Thursday, April 8, 2010

Chicago Criminal lawyer comments on sex offenders without rehabilitation--we all lose

This Chicago Criminal lawyer has posted here and here about the debt that sex offenders never seem to be able to pay. It looks like there’s yet another move to make it impossible for these folks to be rehabilitated into society.

April 8, Chicago, Il

After his prison sentence came to an end in April 2007, child sex predator Ronald Dubbins was supposed to undergo one year of tightly controlled supervision as he transitioned back home -- with electronic monitoring, mandatory therapy and frequent meetings with a parole officer.

But because he could not find a place to live that met Illinois' ever-expanding sex offender housing restrictions, Dubbins served parole behind bars and then was released into Cook County without monitoring.

Faced with complete freedom, he quickly returned to his predatory ways, attempting to lure young children into his Berwyn apartment for sex, court records show.

Dubbins' case illustrates a growing danger in Illinois. A Tribune review has found that the state's sex offender housing laws, enacted over the past decade with the goal of protecting the public, may be having the opposite effect.

Thousands of sex offenders have remained in prison for parole and then been returned to the streets without oversight or treatment. These offenders are less likely to register their addresses than those serving tightly monitored paroles in the community. They also are more likely to reoffend, sometimes repeating the same sex crimes, the review found.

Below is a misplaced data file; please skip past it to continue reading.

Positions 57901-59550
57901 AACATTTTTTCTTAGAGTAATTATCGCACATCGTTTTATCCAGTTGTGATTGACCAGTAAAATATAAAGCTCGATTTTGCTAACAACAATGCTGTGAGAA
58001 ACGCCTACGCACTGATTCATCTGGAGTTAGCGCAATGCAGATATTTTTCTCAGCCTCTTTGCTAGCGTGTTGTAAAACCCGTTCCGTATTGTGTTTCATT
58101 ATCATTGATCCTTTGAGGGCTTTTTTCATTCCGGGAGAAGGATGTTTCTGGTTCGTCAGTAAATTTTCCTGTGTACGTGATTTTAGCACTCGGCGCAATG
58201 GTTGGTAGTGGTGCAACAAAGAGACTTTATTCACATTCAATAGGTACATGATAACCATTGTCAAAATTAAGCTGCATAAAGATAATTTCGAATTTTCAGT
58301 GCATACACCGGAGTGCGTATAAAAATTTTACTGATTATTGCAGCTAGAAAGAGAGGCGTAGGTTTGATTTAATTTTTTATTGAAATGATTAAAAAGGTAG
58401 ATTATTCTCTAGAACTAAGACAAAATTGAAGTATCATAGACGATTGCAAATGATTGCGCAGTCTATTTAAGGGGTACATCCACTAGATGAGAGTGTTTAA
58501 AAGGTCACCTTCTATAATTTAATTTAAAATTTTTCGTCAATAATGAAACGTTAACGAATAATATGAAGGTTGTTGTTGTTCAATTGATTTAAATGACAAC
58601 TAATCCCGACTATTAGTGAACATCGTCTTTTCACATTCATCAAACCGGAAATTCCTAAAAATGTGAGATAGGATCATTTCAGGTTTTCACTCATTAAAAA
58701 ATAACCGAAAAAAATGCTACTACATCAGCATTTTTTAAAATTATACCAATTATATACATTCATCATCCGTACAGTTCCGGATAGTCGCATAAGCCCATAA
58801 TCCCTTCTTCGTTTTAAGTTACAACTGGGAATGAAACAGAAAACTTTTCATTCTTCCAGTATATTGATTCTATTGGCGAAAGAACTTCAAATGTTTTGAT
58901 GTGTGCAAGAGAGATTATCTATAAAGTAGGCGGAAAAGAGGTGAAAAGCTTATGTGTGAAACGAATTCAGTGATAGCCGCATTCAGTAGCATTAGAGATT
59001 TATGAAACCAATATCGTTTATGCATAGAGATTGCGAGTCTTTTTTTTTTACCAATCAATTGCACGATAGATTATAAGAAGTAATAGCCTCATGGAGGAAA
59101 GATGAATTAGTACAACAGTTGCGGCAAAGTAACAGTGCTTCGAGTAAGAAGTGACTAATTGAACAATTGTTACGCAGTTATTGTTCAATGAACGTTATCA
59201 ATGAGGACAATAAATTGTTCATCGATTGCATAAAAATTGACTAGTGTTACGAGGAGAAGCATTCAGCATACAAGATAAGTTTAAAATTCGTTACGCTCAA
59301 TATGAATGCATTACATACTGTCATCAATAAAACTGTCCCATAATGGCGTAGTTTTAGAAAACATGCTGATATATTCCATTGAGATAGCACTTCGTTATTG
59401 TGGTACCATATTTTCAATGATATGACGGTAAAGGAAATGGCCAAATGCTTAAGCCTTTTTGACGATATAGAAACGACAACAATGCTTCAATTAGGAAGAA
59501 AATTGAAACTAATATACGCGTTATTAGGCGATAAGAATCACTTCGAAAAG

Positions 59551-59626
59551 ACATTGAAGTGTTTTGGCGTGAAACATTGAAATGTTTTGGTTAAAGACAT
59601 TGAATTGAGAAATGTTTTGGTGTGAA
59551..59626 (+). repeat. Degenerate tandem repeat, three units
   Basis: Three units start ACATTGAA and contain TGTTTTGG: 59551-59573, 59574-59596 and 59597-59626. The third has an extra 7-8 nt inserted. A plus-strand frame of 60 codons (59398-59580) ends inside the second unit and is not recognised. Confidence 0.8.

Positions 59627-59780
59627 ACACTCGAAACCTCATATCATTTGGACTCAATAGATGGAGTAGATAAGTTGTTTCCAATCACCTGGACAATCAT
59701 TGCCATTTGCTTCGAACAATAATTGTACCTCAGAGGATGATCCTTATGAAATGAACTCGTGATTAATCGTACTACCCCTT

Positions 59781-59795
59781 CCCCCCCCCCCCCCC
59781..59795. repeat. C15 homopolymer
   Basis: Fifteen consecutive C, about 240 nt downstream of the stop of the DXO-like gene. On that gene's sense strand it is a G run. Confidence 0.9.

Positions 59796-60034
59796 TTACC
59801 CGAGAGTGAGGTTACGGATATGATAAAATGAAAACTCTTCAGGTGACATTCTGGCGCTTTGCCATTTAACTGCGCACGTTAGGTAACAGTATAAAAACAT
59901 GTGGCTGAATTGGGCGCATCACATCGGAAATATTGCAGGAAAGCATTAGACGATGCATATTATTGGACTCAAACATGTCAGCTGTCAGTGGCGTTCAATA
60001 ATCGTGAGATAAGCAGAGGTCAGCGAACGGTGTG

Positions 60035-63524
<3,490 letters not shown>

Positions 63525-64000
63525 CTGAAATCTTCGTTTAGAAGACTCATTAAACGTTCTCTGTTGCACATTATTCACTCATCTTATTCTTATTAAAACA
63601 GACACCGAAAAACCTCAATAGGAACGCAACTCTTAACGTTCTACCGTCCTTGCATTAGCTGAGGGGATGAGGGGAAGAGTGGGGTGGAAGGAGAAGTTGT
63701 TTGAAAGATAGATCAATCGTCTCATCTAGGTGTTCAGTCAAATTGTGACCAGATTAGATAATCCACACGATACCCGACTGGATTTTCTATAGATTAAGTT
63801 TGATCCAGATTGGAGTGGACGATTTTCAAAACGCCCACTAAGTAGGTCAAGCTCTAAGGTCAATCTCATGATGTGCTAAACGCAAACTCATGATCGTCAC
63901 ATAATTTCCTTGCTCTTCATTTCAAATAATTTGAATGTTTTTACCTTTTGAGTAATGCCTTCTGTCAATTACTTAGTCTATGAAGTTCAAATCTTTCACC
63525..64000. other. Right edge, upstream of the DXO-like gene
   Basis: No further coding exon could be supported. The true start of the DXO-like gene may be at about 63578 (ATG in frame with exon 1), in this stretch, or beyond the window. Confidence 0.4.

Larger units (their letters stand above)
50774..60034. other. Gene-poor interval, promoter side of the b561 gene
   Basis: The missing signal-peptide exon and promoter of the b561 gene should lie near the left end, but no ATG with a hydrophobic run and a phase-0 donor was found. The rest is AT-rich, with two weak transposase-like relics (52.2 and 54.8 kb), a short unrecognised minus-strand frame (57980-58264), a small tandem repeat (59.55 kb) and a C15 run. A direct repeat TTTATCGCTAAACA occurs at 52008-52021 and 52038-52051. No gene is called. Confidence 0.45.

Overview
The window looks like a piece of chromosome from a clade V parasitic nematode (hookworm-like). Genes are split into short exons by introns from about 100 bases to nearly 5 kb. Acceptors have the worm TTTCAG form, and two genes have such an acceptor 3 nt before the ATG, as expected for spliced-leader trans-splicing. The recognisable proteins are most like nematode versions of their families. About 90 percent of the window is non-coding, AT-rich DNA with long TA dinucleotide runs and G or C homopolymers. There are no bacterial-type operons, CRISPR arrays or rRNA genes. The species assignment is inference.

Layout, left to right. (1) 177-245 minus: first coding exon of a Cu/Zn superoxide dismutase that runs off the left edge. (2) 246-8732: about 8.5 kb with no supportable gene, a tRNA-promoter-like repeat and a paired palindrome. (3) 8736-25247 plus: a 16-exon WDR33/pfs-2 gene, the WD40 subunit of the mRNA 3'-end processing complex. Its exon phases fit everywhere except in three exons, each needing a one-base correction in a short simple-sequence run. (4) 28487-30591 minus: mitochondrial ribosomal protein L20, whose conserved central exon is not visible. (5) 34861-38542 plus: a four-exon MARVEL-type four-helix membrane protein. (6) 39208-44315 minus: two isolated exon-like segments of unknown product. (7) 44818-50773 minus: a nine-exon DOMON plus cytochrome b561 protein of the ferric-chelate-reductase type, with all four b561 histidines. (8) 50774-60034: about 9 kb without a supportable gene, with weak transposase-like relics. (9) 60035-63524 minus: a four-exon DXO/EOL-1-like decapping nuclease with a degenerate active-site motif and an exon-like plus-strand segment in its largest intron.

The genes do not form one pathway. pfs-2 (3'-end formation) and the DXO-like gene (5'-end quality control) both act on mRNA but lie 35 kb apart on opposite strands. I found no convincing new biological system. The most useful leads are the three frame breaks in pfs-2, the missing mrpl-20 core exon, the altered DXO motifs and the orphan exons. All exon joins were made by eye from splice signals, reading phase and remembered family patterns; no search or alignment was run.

When sex offenders serve parole in the community, they must wear electronic monitoring devices, participate in weekly counseling and undergo other strict monitoring.

Those who serve parole behind bars are not required to undergo counseling (most don't, Williams-Schafer said), and their length of parole can be cut in half due to "good time" credit applicable to inmates -- as was the case with Dubbins. Once the parole comes to an end, the prison has no legal means to keep or monitor them once they are out.
This sounds more and more like a 21st century Scarlet Letter.

1 comment:

  1. It is most assuredly a modern day Scarlet Letter. So many people think they're experts on the subject of sex offenders, when it is mostly misinformed opinion. It is a shame that more and more government and private studies are showing that more restrictions on sex offenders are counterproductive to a safer society, and no one wants to listen. The media gives 24 hour coverage to a handful of horrendous cases, and politicians are getting an enormous amount of political capital on the backs of the many people who've committed a sexual offense that didn't involve rape or murder. ANY sexual offense is bad, but more laws and restrictions WILL NOT STOP it. These people need help. You may even live or work with one and not know it. They often turn out to be people who are well respected i the community. The overwhelming majority of people who commit a sexual offense DO NOT re-offend. There are plenty of government statistics to bear this out. This country needs to find a REAL villain to focus on.